The defence is also allowed in Mississippi, where there are also' like equity courts, upon the same limitation as in New York, Williams v. Harris, Ferguson &c., 2 Howard R. 627, Brewer v. Harris et al., 2 Sm. Mar. 85, Harmon v. Sanderson, 6 Sm. & Mar. 41: and the case cited by the counsel from 8 Sm. & Mar. 336, (Ferguson v. Oliver), to show the contrary, is only an enforcement of the New York rule, that nothing short of total failure or want of consideration will be allowed to be set up under the plea of the general issue, unless previous notice be given of an intention to rely upon a special defence amounting to only a partial failure.

Without any remark, therefore, upon the more recent elemen­tary writers, who in general, now all lay down the doctrine to be that, “The objection to a note or bill of exchange may be that there is a total want of consideration to support it, or that there is only a partial want of consideration. In the first case, it goes to the entire validity of the note, and avoids it. In the latter case, it affects the note with nullity only pro tanto. The same rule applies to cases where there was originally no want of consideration, but there has since been a subsequent failure thereof, either in whole or in part.” (Story on Prom. Notes, p. 204, 5, sec. 187, citing two Editions of Bailey on bills and other authorities; (Story on Bills (2 ed.)p. 214, sec. 184. Story on Cont. p. 99, sec. 153, 154. 2 Green. Ev.,p. 124, 125, sec. 136, & notes, 2 ed.); or any observations on the various cases decided in State or Federal courts, in the States where there were nonequity courts, (14 Pick. R. 198, 22 Pick. R. 510, 23 Pick. R. 283, 1 Mason R. 437, ib. 93), we will conclude this array of authority in favor of the validity of the defence in question, in the general view in which we have been considering it, by citing the case of Withers v. Greene, before alluded to, decided by the Supreme Court of the United States at the January Term, 1850, which was, like the case at bar, an action of debt upon a single bill under seal. And in this case, the defence in question was allowed under pleas of fraud, praying a general discharge from the debt, although they were held bad, as pleas going to the entire discharge, because they omitted a disclaimer of the contract, and a proffer to return the property; but was held good, however, in substance (though bad in form) as pleas under which partial failure of the conside­ration could be set up in evidence.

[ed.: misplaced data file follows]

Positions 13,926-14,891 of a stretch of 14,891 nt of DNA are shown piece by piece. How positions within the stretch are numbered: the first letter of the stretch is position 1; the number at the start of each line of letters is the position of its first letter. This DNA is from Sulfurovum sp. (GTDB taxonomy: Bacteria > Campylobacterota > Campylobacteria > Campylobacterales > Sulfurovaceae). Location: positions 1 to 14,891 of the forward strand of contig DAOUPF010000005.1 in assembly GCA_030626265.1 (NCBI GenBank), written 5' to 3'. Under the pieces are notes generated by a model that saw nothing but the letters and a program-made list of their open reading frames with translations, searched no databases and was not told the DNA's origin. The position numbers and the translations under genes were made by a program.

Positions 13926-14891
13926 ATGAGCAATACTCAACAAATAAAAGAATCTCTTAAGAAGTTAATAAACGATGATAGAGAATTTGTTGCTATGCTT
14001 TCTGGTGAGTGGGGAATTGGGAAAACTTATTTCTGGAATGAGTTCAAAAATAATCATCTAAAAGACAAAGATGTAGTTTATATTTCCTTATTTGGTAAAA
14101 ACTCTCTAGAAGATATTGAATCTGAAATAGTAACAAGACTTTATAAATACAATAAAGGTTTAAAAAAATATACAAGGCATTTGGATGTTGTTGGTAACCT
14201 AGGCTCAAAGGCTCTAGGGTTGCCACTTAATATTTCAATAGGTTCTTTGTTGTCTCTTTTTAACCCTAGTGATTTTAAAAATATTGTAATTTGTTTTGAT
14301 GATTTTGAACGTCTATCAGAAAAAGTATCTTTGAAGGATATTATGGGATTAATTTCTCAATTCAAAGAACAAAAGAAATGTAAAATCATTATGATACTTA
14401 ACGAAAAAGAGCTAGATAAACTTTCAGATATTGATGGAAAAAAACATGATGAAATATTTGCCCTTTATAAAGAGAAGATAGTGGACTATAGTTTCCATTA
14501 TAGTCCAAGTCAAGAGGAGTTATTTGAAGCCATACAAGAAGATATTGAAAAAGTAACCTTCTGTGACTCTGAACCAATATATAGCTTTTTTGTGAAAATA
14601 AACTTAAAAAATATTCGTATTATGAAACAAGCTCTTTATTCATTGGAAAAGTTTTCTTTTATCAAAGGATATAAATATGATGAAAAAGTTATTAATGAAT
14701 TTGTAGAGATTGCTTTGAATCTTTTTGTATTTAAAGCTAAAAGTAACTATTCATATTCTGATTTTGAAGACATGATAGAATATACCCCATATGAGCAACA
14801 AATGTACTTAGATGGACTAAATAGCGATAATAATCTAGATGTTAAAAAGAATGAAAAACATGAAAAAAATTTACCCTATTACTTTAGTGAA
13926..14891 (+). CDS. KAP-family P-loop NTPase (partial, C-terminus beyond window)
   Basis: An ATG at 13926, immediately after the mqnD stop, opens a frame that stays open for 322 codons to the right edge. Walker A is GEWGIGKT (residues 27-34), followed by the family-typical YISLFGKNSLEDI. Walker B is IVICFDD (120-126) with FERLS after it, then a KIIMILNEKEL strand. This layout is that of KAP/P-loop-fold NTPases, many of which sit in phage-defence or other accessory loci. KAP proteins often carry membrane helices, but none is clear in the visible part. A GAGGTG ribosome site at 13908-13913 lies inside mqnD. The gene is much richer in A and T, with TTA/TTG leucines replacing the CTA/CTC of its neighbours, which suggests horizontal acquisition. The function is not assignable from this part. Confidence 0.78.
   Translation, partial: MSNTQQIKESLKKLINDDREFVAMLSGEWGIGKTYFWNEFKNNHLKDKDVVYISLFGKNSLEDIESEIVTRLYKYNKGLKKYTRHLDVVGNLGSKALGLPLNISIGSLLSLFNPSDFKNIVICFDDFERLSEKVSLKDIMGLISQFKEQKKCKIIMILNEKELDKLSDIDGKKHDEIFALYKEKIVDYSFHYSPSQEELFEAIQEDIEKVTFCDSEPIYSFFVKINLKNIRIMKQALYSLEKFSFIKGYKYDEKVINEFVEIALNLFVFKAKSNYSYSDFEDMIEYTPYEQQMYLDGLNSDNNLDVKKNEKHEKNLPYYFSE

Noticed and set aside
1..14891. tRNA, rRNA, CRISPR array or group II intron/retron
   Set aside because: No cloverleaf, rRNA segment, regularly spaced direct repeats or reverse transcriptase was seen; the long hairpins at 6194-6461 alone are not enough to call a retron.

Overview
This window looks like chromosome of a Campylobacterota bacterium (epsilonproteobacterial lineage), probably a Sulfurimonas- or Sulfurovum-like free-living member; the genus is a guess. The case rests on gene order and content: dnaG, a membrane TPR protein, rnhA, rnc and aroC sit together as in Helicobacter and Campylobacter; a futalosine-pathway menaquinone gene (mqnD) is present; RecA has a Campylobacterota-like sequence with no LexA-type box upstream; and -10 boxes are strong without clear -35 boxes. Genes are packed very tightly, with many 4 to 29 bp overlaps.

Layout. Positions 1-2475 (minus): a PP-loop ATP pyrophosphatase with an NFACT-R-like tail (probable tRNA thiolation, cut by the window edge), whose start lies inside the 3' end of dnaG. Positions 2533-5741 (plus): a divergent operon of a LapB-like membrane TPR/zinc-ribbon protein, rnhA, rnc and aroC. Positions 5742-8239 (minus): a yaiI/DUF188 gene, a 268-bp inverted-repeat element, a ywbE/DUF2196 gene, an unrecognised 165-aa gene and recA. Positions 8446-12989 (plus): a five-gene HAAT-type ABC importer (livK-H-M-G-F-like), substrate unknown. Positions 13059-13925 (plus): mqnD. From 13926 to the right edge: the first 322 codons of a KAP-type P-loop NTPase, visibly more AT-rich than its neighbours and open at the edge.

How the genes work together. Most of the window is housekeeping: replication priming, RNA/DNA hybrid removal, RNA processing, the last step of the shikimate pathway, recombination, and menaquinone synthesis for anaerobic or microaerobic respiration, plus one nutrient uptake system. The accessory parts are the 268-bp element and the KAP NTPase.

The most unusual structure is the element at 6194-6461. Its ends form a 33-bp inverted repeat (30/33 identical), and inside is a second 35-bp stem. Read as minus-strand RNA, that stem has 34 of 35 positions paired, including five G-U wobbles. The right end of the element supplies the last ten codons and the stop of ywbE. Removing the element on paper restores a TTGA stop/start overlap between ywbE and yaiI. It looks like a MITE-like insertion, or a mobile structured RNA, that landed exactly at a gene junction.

After an examination of some of the American, and most of the English authorities, that court say, and we think that such is clearly established, “It would seem then to be fairly deducible from the reasoning of the English Judges, from the case of Bos­ton v. Butler, in 7 East decided in 1806, to that of Boulton v. Lat­timore, 9 Barn. & Cres., ruled in 1829, that this defence would, by those judges themselves, be deemed permissible, whenever it could be alleged, without danger of surprise and consistently with safety to the rights of the parties; and it appears to be a deduction equally regular, that where notice of the defence was given either by pleading or by any other effectual proceeding, neither surprise nor any other invasion of the rights of the par­ties could occur or, be reasonably apprehended. But however the rule laid down by the English courts should be understood, it has been repeatedly decided, by learned and able judges in our own country, when acting too, not in virtue of a statutory license oipprovision, but upon principles of justice and convenience and with a view of preventing litigation and expense, that where fraud has occurred in obtaining, or in the performance of con­tracts, or where there has been a failure of consideration, total or partial, or a breach of warranty, fraudulent or otherwise, all or any of these facts may be relied on in defence by a party when sued upon such contract; and that he shall not be driven to assert them either for protection or as a ground for compensa­tion in a cross action.”

In holding the law thus, we have not failed to examine the de­cisions of some of the other States where it is held otherwise. The Kentucky decisions, mainly relied upon by the counsel in this case, present but little reasoning on the subject, and no au­thorities are cited. Kentucky probably received the law as her courts enforce it from her mother, Virginia, where in 1830, it was provided by statute that a defendant might allege by plea, not only fraud in the consideration or procurement of any contract, but any such failure in the consideration thereof, or any breach of warranty of the title or soundness of personal property, as would entitle him in any form of action to recover damages at law or relief in equity.'